These buggers are very beneficial to your garden as they prey on the bad bugs. They have a unique characteristic of imitating bees in their appearance and behaviorisms by hovering over flowers. They also aid in pollination!

These are super bugs to have in your garden.They feed on pollen and honeydew at night as adults and the larvae feed on common garden pests. These bugs are so effective at controlling the bad bugs in the garden that they’re marketed to greenhouses!

Praying Mantis
If you have these in your garden you’re in good company. The adults and larvae of Praying Mantises prey on a variety of garden enemies and will often wait for the opportune time to attack.

These 8-legged critters often get a bad rap because many have a phobia of spiders. In the garden, however, they can be your ally against other garden predators.

Insects that are BOTH!

Bear in mind that there are a couple of insects that fall into both categories as good AND bad bugs in the garden. This lies in their particular species.

Beetles – with beetles, there are certain kinds you don’t want having around, but then there are some that are worth keeping. The good beetles include ground beetles or Bombardier beetles. These will actually help in keeping the pests down by feeding on other insects. Then there are a few that can be destructive to gardens and worth noting. Japanese beetles, Lily-leaf beetles and the Striped Cucumber beetle are bad news for plants.

Ants – these insects can fall into both categories as good and bad bugs in the garden. Ants are beneficial in digging tunnels underground which helps aerate the soil. They’re also great at ridding your garden of remains from other insects that have fallen prey to previous predators. On the other hand, they’re notorious for collecting aphids (a garden culprit) which can mean bad news for plants. They are also invasive and you certainly don’t want to come across a fire ant mound while pulling weeds!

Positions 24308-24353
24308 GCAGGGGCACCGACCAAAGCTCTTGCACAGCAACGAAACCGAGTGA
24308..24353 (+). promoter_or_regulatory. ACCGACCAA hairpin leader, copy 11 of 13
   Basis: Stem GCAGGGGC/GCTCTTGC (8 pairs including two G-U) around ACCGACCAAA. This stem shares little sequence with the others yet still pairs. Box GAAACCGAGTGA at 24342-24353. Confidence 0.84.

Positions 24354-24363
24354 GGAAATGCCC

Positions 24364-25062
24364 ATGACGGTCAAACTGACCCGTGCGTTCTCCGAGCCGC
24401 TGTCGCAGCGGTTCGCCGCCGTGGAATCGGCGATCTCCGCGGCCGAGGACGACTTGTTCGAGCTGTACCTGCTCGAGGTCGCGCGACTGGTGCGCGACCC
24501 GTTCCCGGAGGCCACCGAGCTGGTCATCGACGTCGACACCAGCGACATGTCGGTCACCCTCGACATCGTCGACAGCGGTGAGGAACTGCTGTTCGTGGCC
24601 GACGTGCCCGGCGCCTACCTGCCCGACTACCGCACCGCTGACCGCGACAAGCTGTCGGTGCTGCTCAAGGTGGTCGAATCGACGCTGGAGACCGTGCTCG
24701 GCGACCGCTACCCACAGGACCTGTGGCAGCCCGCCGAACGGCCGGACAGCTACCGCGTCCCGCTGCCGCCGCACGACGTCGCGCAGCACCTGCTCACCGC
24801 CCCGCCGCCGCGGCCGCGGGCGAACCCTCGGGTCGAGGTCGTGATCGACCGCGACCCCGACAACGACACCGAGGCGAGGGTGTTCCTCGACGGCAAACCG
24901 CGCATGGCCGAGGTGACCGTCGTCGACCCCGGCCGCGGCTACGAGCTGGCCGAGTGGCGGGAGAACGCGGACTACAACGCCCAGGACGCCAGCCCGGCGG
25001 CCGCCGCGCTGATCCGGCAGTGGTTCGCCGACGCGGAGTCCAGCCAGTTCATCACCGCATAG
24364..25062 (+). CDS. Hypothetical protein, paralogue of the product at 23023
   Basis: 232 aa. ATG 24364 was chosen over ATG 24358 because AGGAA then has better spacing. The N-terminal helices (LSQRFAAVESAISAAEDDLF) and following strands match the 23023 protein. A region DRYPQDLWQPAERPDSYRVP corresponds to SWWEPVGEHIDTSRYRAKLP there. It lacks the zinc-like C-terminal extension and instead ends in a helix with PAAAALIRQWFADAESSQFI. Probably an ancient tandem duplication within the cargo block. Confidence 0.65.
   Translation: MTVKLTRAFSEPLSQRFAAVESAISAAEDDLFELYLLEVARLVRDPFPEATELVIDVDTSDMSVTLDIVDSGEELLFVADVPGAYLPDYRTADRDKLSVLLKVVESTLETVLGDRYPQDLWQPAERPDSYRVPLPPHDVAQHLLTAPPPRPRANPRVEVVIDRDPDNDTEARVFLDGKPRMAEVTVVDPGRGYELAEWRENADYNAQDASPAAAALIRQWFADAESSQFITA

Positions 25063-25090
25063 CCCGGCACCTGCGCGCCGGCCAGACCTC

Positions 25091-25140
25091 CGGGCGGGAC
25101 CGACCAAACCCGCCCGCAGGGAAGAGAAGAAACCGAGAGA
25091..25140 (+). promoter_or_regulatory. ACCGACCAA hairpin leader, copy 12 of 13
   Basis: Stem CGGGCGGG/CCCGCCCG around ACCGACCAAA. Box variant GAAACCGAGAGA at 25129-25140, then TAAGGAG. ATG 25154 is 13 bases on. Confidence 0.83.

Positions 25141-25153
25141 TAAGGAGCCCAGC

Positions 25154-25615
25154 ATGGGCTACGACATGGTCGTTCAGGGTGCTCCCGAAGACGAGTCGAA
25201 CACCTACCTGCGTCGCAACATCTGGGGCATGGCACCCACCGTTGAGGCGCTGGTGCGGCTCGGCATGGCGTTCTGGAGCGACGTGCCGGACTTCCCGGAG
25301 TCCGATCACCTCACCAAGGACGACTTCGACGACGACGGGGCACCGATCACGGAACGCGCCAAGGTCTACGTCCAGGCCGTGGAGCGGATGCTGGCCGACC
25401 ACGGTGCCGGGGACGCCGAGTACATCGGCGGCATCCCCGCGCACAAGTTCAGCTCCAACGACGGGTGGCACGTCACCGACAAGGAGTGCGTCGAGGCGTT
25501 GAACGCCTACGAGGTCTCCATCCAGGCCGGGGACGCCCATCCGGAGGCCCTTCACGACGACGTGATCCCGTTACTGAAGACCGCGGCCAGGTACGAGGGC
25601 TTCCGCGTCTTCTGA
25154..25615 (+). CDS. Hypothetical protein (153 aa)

How to Get Rid of the Pests

Using insecticides and chemicals could potentially harm your plants and will also kill the good bugs in your garden. Natural methods to control good and bad bugs in the garden are a much better approach. Some plants can actually serve as natural pest control by their strong fragrance and natural oils such as these listed below:

  • Basil – add these to your fruit/vegetable garden to keep common pests at bay.
  • Lemongrass – plant in containers or along flowerbeds as a natural insect repellant that also adds elegance to your garden.
  • Lavender – the calming scent of these flowers drives away flies, moths, and mosquitoes.
  • Garlic – a great addition to a vegetable garden for harvesting, planting garlic around carrots, tomatoes, and cabbage will deter pests.

Additional measures such as regular gardening maintenance can help too. Getting rid of weeds will eliminate a potential food and shelter source for bad garden bugs.